Dr Stephanie Ascough shares her experience of volunteering at the UK Biocentre in Milton Keynes, one of three Lighthouse Labs supporting large scale analysis of COVID-19 swabs from across the whole of the UK.
In mid-March, along with many of my colleagues at Imperial, I transitioned to working remotely, and our group sadly suspended all clinical research at the Hammersmith and St Mary’s Campuses. After the first few days of writing manuscripts in the garden though, I think many of us were surprised to realise how much we missed the lab, and I was no exception. On top of this was the feeling that, as an immunologist working with respiratory viruses, I had a skill set that would be valuable in the middle of a global pandemic. So, as soon as the call went out for volunteers to help with COVID-19 testing, I signed up. Within a week I heard back from the NIHR UK Biocentre in Milton Keynes. Shortly after this, in mid-April I found myself driving up an almost deserted M1, past signs reminding us to ‘Stay home, Save lives’ and restrict ourselves to ‘Essential travel only’.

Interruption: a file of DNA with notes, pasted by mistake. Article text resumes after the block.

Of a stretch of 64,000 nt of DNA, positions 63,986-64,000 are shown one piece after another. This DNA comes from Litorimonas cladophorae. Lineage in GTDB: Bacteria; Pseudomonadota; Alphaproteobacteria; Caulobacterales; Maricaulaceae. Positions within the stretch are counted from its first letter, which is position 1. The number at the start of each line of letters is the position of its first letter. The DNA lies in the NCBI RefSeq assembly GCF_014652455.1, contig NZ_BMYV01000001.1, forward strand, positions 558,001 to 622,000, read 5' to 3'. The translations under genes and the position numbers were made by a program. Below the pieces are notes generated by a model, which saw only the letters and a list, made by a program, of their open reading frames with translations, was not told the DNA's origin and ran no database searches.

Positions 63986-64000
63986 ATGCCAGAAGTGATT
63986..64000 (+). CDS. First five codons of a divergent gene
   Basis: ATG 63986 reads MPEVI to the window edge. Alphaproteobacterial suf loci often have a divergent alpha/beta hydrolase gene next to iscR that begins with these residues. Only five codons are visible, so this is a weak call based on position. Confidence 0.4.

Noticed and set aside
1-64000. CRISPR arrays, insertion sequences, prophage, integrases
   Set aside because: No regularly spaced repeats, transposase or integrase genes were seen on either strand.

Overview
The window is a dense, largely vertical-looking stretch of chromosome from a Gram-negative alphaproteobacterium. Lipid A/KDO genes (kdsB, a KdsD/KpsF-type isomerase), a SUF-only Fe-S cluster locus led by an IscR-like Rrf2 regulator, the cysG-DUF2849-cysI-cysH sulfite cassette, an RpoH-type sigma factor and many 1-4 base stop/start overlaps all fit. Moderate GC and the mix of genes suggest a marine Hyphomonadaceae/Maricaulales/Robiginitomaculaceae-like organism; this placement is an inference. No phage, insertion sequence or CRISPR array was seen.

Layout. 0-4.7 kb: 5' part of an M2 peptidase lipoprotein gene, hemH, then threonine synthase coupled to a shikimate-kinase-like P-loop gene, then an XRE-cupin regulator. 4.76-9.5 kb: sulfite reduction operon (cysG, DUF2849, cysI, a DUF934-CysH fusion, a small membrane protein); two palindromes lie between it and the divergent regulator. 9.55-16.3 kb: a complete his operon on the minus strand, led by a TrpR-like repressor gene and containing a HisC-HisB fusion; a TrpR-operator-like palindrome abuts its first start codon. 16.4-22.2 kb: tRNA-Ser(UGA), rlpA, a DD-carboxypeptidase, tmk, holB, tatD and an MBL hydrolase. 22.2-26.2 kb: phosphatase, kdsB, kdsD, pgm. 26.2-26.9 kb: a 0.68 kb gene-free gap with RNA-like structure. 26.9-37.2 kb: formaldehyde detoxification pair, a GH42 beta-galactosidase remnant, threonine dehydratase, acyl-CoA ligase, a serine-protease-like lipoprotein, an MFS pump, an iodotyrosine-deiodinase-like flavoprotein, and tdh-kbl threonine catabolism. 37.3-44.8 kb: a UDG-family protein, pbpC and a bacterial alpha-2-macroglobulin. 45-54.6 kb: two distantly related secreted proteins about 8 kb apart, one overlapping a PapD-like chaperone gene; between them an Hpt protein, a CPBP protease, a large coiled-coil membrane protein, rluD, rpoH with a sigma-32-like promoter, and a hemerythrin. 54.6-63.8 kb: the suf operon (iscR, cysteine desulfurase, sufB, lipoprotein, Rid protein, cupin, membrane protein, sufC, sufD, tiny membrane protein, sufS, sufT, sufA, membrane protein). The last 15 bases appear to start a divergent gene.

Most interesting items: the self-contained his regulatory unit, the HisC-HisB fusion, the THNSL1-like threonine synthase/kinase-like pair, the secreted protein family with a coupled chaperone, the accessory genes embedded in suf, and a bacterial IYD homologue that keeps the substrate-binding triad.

The UK Biocentre is located on the outskirts of Milton Keynes in a quiet industrial estate. Since March, this unobtrusive building has become one of three Lighthouse Labs (the others are in Glasgow and Alderley Park in Cheshire), the largest network of diagnostic testing facilities in British history, analysing COVID-19 swabs from across the UK. The UK Biocentre labs were uniquely placed to help in the testing efforts, as in normal life they are usually home to around 30 staff processing and archiving clinical samples from hospitals around the UK. However, the extent of the coronavirus pandemic required a massive scaling up of operations, with almost 200 volunteer research scientists recruited to work 12-hour shifts around the clock. The enormous amount of work also involved building and outfitting a brand new sample processing lab, larger than any single lab I’ve ever worked in. This, along with the existing UK Biocentre labs, has been filled with Microbiological Safety Cabinets (MSC), qPCR instruments and KingFisher RNA extraction instruments, all generously donated by academic labs from around the UK (including our own at Imperial).